Multiscreening And Simultaneous Media Use: Unlocking The Golden Age Of … – Forbes

This article is by Joline McGoldrick, Director, Research, Millward Brown.

When marketers think of multiscreening, they often see it is a new challenge or obstacle: “How do I compete with the distractions of the smartphone or the tablet, while my audience is watching TV?” Marketers tend to view these distractions as a new problem.  They are not.

Distracted first-screen usage (or, more clinically, multiscreening or simultaneous media use) has been an issue even since the advent of radio. As early as the mid-1930s, public opinion researchers Hadley Cantril and Gordon Allport were studying the phenomena of multitasking and simultaneous media use. In a 1935 article they noted that two-thirds of their sample listened to the radio while also engaging in another activity, and wrote, in part:

The housewife performs her household duties to the accompaniment of music, advice and advertising: in the afternoon she may sew, read or play bridge with the same background…in the evening, radio may provide a setting against which dinner is served and guests are entertained.

Now sewing’s been replaced by smartphones; reading is done on a tablet; and the audience manages their household by laptop.  And these behavioral changes open the door to a golden age for digital advertising, because each of these “new” distractions (simultaneous uses) provides an opportunity for additive and engaging connections that were never possible when consumption involved just one screen.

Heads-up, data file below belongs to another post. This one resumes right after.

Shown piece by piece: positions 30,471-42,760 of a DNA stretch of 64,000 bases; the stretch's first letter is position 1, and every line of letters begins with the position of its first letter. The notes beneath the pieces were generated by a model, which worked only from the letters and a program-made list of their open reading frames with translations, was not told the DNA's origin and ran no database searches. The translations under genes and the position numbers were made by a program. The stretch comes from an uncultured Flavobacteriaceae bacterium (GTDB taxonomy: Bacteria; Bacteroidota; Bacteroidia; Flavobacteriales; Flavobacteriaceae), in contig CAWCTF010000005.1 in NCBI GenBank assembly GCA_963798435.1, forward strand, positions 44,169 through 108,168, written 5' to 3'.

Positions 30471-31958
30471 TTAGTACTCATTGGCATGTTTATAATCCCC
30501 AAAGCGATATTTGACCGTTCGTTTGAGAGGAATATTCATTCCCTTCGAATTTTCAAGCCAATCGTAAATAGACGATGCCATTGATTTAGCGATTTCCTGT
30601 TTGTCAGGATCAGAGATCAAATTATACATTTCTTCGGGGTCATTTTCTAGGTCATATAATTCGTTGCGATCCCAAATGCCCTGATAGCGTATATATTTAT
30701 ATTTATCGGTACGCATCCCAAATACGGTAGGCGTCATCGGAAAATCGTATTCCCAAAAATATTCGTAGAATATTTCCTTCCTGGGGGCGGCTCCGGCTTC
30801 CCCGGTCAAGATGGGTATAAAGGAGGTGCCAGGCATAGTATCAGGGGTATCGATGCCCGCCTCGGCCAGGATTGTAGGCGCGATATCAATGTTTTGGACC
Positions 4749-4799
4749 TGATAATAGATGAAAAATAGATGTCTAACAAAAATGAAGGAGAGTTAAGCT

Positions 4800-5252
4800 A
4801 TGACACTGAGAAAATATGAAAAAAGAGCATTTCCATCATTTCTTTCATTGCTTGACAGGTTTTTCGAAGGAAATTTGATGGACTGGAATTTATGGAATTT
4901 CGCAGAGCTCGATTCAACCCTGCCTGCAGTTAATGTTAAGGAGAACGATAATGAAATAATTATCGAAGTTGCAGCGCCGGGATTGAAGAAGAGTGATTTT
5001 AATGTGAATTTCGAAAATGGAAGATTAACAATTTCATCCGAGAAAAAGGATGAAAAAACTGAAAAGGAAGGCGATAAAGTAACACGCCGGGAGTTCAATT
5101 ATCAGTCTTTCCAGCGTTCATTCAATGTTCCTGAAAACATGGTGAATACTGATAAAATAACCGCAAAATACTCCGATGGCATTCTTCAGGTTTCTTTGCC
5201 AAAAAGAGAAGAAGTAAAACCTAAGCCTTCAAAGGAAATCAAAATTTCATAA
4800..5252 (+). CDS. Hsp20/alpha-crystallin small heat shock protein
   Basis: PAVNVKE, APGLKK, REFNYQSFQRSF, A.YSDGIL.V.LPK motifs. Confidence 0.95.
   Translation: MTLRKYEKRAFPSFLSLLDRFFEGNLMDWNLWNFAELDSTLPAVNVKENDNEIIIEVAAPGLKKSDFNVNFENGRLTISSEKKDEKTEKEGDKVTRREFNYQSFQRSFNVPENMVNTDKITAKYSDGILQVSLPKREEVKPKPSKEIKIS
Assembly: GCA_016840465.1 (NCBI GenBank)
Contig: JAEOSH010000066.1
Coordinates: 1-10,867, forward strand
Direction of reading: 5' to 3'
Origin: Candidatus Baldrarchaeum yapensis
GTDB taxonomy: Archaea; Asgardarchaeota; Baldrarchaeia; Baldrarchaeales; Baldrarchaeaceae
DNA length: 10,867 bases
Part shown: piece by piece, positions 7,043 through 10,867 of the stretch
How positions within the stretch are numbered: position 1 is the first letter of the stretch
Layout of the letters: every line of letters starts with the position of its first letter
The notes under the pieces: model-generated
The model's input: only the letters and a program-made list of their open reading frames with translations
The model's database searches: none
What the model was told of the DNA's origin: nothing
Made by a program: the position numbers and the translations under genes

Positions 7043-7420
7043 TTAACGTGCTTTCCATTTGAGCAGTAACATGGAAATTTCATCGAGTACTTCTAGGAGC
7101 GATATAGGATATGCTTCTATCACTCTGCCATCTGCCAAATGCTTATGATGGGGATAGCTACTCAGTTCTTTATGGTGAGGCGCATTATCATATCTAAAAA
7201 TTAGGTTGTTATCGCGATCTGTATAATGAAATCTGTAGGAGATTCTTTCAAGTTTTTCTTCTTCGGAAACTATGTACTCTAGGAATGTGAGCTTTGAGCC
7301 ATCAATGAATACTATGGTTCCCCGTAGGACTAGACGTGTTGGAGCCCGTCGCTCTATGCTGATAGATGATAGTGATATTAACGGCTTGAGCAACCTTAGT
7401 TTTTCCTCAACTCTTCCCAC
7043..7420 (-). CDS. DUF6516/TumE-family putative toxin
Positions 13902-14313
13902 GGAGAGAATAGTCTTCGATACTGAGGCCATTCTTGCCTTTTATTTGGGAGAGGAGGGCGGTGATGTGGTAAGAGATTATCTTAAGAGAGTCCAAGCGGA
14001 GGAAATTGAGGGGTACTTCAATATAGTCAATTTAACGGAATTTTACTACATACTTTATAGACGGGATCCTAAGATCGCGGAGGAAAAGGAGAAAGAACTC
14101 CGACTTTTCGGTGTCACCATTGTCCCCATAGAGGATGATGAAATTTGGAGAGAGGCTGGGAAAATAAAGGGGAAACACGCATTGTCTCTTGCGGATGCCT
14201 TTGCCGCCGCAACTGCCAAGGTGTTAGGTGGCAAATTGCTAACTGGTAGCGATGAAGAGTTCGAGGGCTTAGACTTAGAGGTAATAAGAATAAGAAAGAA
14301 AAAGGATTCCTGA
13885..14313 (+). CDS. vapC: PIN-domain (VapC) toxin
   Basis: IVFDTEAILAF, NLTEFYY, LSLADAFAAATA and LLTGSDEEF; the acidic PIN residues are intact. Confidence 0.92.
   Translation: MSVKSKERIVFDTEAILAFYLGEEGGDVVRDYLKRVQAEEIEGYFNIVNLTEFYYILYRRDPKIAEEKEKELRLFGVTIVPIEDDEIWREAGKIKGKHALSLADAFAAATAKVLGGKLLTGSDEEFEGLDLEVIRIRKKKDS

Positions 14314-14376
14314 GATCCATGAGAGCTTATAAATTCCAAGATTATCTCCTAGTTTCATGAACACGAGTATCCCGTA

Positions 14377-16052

Family watching television, c. 1958

Family watching television, c. 1958 (Photo credit: Wikipedia)


Fast Forward: Simultaneous Use in 2014

Millward Brown studied the phenomena of today’s multiscreening in our 2014 AdReaction report. We measured both the scale of multiscreening, as well as audiences’ receptivity to marketing initiatives across screens. We surveyed multiscreen audiences (those who had access to a TV and at least one wireless device) across 30 countries, including the US, China, India, Russia, Brazil and Canada.

Our findings bolstered our perspective that multiscreening is the path forward for advertising. The frequency and centrality of mobile devices in users’ lives open the door for a Golden Age if brands can optimize communication across devices and integrate the brand within the content audiences are consuming.

The scale of this opportunity is massive. A typical U.S. multiscreen user consumes 7 hours and 24 minutes of screen media per day during a 5 hour and 14 minute period. Of that time, 34 percent is spent on smartphones; 33 percent on TV (second only to the UK); 23 percent on laptops; and 10 percent on tablets.

Notably, how audiences spend time does not match up with how advertisers spend media dollars, with mobile spend lagging.  According to eMarketer, in 2014 advertisers will spend $13.1 billion on mobile advertising (11 percent of multiscreen spend share) compared to the $68.5 billion on TV advertising (59 percent of multiscreen share); or even desktop/PC digital advertising(30 percent of the multiscreen share).

How do advertisers leverage the multiscreen opportunity?  We believe that it comes down four key principals:

First, appreciate the behavior and mindset of multiscreening audiences.

When audiences multiscreen, they are shifting, stacking, or meshing. Shifting is the most common behavior (59 percent of consumption) and means non-simultaneous use of your screens (using your laptop and then later watching TV). Stacking (29 percent) is using a second screen to conduct unrelated media tasks while watching TV. Finally, meshing (14 percent) refers to using a second screen to enhance the media experience by researching, talking about or engaging in the content being viewed on the television screen.


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